Wellington Stormwater Consent Issued
Press Release Tuesday 1 March 2011
WELLINGTON HABOUR: STORMWATER CONSENT ISSUED
The Greater Wellington Regional Council’s has released its decision on the Wellington City Council’s application for resource consent to continue discharging stormwater into the Wellington Harbour and along the coast.
Cr Daran Ponter, newly elected to the Greater Wellington Regional Council, today welcomed the Greater Wellington Regional Council’s decision to require more intensive monitoring of stormwater discharged into the Wellington Harbour and along the South Coast.
Cr Ponter says that managing stormwater is a part of living in an urban environment. “Stormwater is runoff from roads, industrial areas and domestic areas. In high rainfall events it is possible for sewage to enter into the stormwater system posing a threat to the natural environment, fishing and recreational activities.”
Cr Ponter says that the consent sends a strong message to the Wellington City Council to continue its planned improvement to upgrade both its sewerage and stormwater systems.
Cr Ponter says that the Regional Council has also limited the City Council’s resource consent to 10 years.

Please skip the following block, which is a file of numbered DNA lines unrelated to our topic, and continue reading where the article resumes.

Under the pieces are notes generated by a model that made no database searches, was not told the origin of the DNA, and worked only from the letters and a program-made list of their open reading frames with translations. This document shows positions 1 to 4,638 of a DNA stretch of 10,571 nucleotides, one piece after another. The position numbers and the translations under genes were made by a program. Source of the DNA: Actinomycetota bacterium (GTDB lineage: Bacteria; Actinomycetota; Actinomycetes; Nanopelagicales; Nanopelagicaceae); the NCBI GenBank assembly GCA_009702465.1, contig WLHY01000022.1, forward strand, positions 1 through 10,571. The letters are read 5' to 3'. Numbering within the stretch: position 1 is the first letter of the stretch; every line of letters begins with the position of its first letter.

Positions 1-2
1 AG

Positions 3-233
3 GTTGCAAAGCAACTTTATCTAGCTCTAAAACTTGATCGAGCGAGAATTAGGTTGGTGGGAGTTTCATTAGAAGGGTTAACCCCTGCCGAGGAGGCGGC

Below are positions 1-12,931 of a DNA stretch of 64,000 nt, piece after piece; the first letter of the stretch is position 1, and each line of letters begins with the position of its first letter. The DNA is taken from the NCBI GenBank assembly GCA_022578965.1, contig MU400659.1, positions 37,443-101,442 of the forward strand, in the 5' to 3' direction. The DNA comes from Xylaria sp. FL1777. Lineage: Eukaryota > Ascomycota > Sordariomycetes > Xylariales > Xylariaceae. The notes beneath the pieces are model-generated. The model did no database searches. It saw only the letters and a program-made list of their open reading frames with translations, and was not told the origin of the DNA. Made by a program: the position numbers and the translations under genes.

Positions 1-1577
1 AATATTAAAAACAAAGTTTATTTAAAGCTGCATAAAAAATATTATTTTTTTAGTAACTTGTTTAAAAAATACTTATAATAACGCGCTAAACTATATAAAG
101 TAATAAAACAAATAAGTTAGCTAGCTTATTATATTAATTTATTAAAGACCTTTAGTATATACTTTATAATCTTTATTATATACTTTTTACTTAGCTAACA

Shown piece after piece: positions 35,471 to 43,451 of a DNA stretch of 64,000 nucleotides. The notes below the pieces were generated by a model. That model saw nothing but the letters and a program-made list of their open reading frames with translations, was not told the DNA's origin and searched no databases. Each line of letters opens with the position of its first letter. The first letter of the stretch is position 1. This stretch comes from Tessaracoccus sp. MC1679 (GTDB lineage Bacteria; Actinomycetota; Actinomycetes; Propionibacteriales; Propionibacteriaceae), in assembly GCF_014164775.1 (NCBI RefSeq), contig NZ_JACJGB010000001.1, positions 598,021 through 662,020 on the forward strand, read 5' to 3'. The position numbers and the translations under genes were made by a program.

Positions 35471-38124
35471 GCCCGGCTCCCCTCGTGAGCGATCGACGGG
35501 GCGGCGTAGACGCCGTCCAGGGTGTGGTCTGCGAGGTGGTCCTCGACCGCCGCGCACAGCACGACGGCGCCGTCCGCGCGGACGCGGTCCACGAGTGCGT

Cr Ponter said say that while the Wellington City Council has over the years demonstrated a responsible approach to addressing stormwater issues, including significant investment in stormwater and sewerage infrastructure, there was still more to do.
“There is still much to be done to ensure that sewage does not leak into the stormwater system and that the sewage system can cope during heavy rainfall events, says Cr Ponter.”
In particular the City Council still has a significant way to go to upgrade the Western Waste Water Treatment Plan (which processes Karori’s sewage) and to prevent sewage entering the stormwater system in older parts of the City’s network of sewers and stormwater drains.
Cr Ponter says that the Wellington City Council, the Wellington Regional Council and community groups and schools have a strong role to play in better educating the community about the consequences of tipping effluent “down the drain”.
He says that schools already have very strong environmental programmes that reinforce the connection between stormwater and the state of our Harbour and coastline.
“People need to be conscious of what they are doing. They need to be conscious that their drain is ultimately connected to the Harbour or the sea says Cr Ponter.
He says that the Lower Hutt City Council will need to take note of the conditions imposed on the Wellington City Council, as he expected the consent issued to the Wellington City Council would form the basis of a template to be applied elsewhere around the Harbour.
“If we are going to be guaranteed a clean Wellington Harbour then everyone is going to have to lift their game” says Cr Ponter.